NUCLEAR SAFEGUARDS BILL [HL]
Memorandum by the Department of Trade
1. This memorandum gives an account of the delegated
powers proposed to be taken in the Nuclear Safeguards Bill which
was introduced in the House of Lords on 18 November 1999.
OUTLINE AND SCOPE OF THE NUCLEAR SAFEGUARDS BILL
2. The Nuclear Safeguards Bill will enable the
United Kingdom to fulfil its commitment to adopt and implement
a strengthened nuclear safeguards system by bringing into effect
in the United Kingdom an Additional Protocol to our existing Safeguards
Agreement with the International Atomic Energy Agency (IAEA) and
the European Atomic Energy Community (Euratom). This agreement
forms part of an international effort to strengthen nuclear safeguards,
and is a key non-proliferation measure.
PROPOSALS FOR SUBORDINATE LEGISLATION
3. There are five powers in the Bill to make
regulations or orders by statutory instrument (including one to
make Orders in Council). The first enables the Secretary of State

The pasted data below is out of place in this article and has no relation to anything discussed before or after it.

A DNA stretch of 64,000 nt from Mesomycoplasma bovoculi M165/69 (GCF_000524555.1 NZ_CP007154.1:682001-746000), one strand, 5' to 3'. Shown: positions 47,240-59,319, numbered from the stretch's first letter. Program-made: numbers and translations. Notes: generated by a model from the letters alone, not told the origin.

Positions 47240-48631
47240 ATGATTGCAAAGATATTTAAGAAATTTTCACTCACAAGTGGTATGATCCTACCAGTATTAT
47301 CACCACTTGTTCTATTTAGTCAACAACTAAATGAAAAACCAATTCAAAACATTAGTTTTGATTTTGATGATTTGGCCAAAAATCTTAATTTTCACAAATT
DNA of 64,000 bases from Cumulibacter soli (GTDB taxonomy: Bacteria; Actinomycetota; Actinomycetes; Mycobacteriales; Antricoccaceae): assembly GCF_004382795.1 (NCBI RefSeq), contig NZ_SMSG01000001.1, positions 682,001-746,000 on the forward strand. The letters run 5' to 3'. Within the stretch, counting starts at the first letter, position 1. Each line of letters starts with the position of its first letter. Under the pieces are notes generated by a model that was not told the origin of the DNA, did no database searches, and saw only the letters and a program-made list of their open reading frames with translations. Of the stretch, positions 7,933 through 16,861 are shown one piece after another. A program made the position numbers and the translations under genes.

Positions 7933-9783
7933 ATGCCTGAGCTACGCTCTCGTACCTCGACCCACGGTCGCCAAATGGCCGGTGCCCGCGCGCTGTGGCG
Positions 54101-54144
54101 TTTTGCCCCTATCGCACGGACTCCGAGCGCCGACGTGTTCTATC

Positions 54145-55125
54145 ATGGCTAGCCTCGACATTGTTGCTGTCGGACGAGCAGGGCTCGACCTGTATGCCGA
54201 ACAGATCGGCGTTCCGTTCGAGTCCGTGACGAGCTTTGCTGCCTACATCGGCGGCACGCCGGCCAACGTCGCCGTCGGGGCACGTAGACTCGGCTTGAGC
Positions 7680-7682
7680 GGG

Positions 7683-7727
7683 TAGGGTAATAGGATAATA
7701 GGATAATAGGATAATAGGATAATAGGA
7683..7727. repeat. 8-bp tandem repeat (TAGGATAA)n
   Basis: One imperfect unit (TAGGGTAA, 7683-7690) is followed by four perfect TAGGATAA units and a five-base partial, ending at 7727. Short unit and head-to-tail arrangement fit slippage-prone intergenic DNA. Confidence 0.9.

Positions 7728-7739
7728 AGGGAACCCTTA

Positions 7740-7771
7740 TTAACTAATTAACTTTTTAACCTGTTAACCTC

to make regulations requiring persons to inform him if they carry
out certain types of activity or have certain types of information
he may need. There are two powers enabling the Secretary of State
to specify in orders (a) activities which may be agreed under
the Additional Protocol for IAEA inspectors to carry out in the
UK in addition to those already listed in the Protocol; and (b)
procedural arrangements for certain environmental sampling by
such inspectors. The last two powers deal with commencement of
the Act and its extension to apply to the Islands and overseas
4. Details of the delegated powers are set out
in paragraphs 7 to 19 below.
CLASSIFICATION OF SUBORDINATE LEGISLATION
5. In deciding whether subordinate legislation
was appropriate in any particular case, the Department had in
mind in particular the following criteria, based on those set
out in paragraph 4.4 of the Government's Memorandum to the Committee
(January 1993) appended to the Committee's First Report:
- to ensure flexibility in responding to changing
circumstances, and provide a measure of ability to make changes
quickly in the light of experience without the need for primary
- to allow detailed administrative arrangements
to be set up and kept up-to-date within the basic structures and